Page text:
The couple have missed travelling in 2020 and that is evident in their refurb. He says: ‘When we finished the kitchen, we looked at the palm tree wallpaper and the dark green cupboard fronts made by Creative Chic, which are the same colour as a bottle of gin, and realised we’d turned our beautiful 17th-century manor house in the Cotswolds into the Sandy Lane Hotel in Barbados.’
In the living room, there are original wooden floors, beams and a secret door in the bookcase with a spy hole. The house was allegedly haunted and there are 17th-century Quaker graves in the garden.
‘It was neglected with no sense of its own personality. The first thing we did was fill it with people, with gin, with children and dogs. Then we wallpapered it to within an inch of its life. Frankly the wallpaper scared the ghosts away!’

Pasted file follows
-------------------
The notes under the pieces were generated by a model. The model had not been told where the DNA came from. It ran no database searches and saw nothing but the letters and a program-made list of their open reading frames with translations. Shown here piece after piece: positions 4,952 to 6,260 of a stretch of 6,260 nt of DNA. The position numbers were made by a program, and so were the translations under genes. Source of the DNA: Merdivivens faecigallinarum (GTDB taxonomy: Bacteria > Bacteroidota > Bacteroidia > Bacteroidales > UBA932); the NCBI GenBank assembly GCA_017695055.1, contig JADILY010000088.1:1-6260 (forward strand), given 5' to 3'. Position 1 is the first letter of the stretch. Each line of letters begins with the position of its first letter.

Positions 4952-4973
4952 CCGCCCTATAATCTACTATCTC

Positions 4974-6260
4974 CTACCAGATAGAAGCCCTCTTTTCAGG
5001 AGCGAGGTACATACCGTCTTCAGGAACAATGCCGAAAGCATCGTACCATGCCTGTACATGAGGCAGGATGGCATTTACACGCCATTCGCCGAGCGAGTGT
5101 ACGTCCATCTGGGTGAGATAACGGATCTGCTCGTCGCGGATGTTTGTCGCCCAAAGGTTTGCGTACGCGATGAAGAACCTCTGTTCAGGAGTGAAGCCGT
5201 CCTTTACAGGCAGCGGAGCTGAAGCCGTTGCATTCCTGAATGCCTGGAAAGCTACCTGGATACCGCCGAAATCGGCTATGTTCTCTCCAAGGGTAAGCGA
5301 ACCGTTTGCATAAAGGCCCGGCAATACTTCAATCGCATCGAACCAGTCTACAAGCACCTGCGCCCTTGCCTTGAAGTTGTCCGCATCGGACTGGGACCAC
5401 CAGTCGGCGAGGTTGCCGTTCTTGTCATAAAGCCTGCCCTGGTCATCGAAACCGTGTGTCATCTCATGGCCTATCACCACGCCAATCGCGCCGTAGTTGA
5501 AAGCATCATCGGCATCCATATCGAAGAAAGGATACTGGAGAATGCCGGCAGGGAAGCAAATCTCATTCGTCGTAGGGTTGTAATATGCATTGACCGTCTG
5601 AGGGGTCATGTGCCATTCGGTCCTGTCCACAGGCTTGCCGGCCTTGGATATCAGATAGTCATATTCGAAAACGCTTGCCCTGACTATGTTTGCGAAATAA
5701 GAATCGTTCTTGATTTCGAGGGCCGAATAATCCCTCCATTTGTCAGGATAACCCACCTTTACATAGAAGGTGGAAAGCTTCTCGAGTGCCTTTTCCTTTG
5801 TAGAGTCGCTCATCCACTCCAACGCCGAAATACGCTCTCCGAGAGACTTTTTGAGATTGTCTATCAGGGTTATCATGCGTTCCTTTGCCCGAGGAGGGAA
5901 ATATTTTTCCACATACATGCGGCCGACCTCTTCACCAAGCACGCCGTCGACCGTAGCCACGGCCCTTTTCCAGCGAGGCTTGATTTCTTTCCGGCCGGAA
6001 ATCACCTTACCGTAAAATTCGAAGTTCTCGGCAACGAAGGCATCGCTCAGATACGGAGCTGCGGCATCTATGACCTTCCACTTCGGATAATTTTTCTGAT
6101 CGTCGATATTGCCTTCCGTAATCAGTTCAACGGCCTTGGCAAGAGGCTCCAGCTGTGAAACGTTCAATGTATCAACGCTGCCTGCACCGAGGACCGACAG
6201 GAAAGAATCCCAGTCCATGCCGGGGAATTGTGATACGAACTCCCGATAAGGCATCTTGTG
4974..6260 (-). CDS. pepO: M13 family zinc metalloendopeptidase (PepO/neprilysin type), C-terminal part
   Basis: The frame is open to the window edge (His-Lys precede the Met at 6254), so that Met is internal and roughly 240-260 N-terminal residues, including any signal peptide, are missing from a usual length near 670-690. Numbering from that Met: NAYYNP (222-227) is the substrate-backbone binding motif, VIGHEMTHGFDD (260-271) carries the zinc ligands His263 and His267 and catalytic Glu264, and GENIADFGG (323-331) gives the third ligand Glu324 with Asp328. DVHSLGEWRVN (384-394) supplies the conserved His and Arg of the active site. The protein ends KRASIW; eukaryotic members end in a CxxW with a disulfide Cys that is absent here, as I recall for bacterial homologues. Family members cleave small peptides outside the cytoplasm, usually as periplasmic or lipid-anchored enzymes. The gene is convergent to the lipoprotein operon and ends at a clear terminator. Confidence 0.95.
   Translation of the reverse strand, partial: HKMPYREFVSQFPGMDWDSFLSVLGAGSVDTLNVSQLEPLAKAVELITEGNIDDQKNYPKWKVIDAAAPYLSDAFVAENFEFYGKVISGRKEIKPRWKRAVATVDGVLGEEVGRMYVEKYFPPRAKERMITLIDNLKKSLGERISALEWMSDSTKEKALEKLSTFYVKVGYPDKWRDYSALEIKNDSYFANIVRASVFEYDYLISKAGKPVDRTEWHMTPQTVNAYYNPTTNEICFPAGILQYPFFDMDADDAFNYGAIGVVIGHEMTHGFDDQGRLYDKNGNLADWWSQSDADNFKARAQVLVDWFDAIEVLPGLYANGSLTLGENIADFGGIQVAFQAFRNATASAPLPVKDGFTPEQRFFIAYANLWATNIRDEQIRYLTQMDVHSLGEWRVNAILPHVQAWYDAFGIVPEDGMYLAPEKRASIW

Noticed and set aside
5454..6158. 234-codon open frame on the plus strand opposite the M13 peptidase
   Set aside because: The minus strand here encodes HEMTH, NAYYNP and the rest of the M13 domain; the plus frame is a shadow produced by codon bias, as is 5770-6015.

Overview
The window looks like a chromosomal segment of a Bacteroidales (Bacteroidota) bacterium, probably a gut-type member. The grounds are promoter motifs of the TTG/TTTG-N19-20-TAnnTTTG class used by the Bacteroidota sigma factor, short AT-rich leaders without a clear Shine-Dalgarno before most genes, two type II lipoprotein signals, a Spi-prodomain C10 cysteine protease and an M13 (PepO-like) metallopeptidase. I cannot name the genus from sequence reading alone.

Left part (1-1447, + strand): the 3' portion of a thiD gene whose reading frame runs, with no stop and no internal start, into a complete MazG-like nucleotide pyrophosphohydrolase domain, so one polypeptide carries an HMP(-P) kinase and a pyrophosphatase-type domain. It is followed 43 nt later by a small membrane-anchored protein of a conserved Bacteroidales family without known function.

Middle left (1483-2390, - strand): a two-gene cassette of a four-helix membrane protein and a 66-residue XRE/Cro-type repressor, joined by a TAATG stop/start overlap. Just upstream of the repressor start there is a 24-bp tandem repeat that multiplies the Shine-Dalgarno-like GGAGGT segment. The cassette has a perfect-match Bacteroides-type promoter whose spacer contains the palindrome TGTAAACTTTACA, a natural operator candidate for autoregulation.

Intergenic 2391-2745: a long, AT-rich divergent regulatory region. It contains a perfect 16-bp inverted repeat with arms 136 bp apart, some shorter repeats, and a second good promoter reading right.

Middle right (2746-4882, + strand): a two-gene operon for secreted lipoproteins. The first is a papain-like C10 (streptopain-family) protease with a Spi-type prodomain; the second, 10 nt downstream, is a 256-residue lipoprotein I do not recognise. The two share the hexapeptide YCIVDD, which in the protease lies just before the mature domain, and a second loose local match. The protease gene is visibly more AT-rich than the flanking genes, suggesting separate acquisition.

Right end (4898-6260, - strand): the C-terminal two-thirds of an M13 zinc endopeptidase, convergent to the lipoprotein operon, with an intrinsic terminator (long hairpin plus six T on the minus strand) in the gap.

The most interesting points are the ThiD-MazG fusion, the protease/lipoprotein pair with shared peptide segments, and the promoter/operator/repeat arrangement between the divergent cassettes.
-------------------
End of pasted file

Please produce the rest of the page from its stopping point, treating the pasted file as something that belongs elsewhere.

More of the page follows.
Laurence hopes people will enjoy new relationships with their homes. ‘Over lockdown, people have been looking at four beige walls thinking, ‘why did I go for this colour?’
They did it because they were worried they would never be able to sell it. It’s time to stop seeing our homes as financial investments but as emotional investments that have kept us safe in these incredibly turbulent times and brought our families back together.
‘We will come out of this better, more humane, engaged and confident about who we are and how we want our homes to look. We are not a beige nation, and in 2021 it will be my mission to make Britain bright again.’
Changing Rooms is back in Janurary
Twenty-five years ago, Changing Rooms exploded onto our screens. With tight budgets, lots of MDF and DIY disasters, its aim was to transform the boring interiors of ordinary people’s homes.